Ali Zarbali ~ Sundays with George

It is on Sundays that I have a chance to lunch with George. If I don’t count the ran­dom vis­its from my agent, then for the rest of the week I am all alone. Only on this day, George is com­plete­ly free and tru­ly will­ing to ded­i­cate his time to me. If on this day, after­noon, you hap­pen to be walk­ing past the Varkert Bazar, stop for a moment to take a look up – at the unwashed win­dows of the adja­cent grey old build­ing. There on the 4th floor, behind the win­dows, you will notice a half-naked guy sit­ting with a type­writer on his lap and an old man gaz­ing from the win­dow at some­thing far and noth­ing near. After lunch, we dive into work.

If I believe what he says, he is a tall slim American ex-pat work­ing in Budapest. I have curly hair he says and takes my hand to explore his hair with instruc­tions, here I have a small scar. As soon as he arrives, he describes every­thing around us in detail, I don’t have to ask for it any­more and then he por­trays him­self, I wear ripped jeans today

He is wan­der­ing in my library. I hear him flip­ping pages cease­less­ly. You remind me of Borges, he says, blind in this huge library. Describe every­thing to me, I beg him, lit­er­al­ly every­thing, even the details that may have no impor­tance for you. You can imag­ine what a pain in the ass I am, blind and detail-obsessed. Sometimes we sit in silence for a while. Clouds are dark, George says. It will prob­a­bly rain soon. I am sit­ting next to your stained win­dow. I don’t have a shirt on. I am hold­ing a cig­a­rette pinched between my thumb and fore­fin­ger. I just flicked off the ash.

As I dic­tate he types. If the smoke both­ers me, he asks. I know I smoke too much. They say blind peo­ple don’t enjoy cig­a­rettes because they don’t see the smoke, is it true? Describe it to me, I demand. It is thick and tur­bu­lent, he goes on, it’s swirling around you.

Since the day I lost my eye­sight total­ly, my oth­er sens­es start­ed grow­ing sharp­er. Now I live it to the fullest in the realm of inter­mit­tent fre­quen­cies and dif­fus­ing par­ti­cles. I hear and smell bet­ter than you, I tell George jok­ing­ly. This made me smile, he says as he pro­ceeds with typ­ing. I love the sound of the type­writer, I exclaim. Click-clack. If I can tell how loud is it in deci­bels, he asks mock­ing­ly. I like him because he doesn’t feel pity for me. I feel bad when peo­ple feel bad for me. Let me tell you, I reply to him, it is around 70 deci­bels, the sound of the type­writer. How much is it? Average fac­to­ry noise, a heavy truck, busy traf­fic, garbage dis­pos­al, a noisy restau­rant, a vac­u­um clean­er, TV. If I will write anoth­er book after com­plet­ing this mem­oir, he won­ders. I am not sure. Do you smell a burn­ing toast, I ask him.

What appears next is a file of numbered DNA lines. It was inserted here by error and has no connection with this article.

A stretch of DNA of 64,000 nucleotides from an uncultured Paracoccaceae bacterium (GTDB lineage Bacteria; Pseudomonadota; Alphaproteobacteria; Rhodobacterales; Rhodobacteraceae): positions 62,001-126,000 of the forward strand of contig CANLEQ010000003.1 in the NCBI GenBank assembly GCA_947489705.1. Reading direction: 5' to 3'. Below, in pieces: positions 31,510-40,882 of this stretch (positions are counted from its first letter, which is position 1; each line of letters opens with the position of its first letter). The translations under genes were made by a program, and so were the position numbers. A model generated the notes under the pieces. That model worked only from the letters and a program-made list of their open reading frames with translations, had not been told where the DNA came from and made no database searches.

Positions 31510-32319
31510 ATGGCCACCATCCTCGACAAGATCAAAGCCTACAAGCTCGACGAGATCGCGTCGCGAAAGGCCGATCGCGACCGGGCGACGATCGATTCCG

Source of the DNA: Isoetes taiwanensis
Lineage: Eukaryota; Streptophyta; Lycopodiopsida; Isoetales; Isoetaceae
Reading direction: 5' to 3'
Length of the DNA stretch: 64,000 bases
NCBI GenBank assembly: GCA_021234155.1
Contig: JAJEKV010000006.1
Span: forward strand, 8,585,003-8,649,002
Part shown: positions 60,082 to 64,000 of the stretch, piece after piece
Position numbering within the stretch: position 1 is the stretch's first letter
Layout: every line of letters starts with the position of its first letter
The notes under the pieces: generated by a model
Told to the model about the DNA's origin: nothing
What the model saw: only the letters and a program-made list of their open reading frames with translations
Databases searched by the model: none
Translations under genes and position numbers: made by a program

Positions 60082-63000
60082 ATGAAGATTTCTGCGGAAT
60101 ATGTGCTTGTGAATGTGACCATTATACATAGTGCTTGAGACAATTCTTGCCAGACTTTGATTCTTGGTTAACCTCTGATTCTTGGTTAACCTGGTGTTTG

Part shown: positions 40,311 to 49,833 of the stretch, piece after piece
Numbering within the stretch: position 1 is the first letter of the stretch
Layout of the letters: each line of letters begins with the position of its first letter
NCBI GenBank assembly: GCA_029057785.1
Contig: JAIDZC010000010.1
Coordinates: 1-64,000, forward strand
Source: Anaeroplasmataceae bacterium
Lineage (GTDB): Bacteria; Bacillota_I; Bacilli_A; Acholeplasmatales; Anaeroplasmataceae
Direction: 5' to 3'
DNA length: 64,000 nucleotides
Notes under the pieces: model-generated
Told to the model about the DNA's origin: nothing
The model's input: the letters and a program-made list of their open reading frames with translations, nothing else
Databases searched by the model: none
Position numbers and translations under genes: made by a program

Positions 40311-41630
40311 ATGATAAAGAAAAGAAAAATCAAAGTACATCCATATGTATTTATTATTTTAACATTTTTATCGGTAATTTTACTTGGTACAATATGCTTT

The words sketch vague pat­terns in the air as I enun­ci­ate them slow­ly, and he imme­di­ate­ly reg­is­ters them right before they are swal­lowed by time for­ev­er. We re-live my life togeth­er on Sundays, on the pages this time. If I have the start­ing sen­tence in mind for the next chap­ter, he asks. It is on Sundays that I have a chance to lunch with George, I nar­rate.


Ali Zarbali is a Budapest-based writer. His sto­ries have been pub­lished in Taedium Vitae, Terror House Magazine, Friday Flash Fiction, and elsewhere.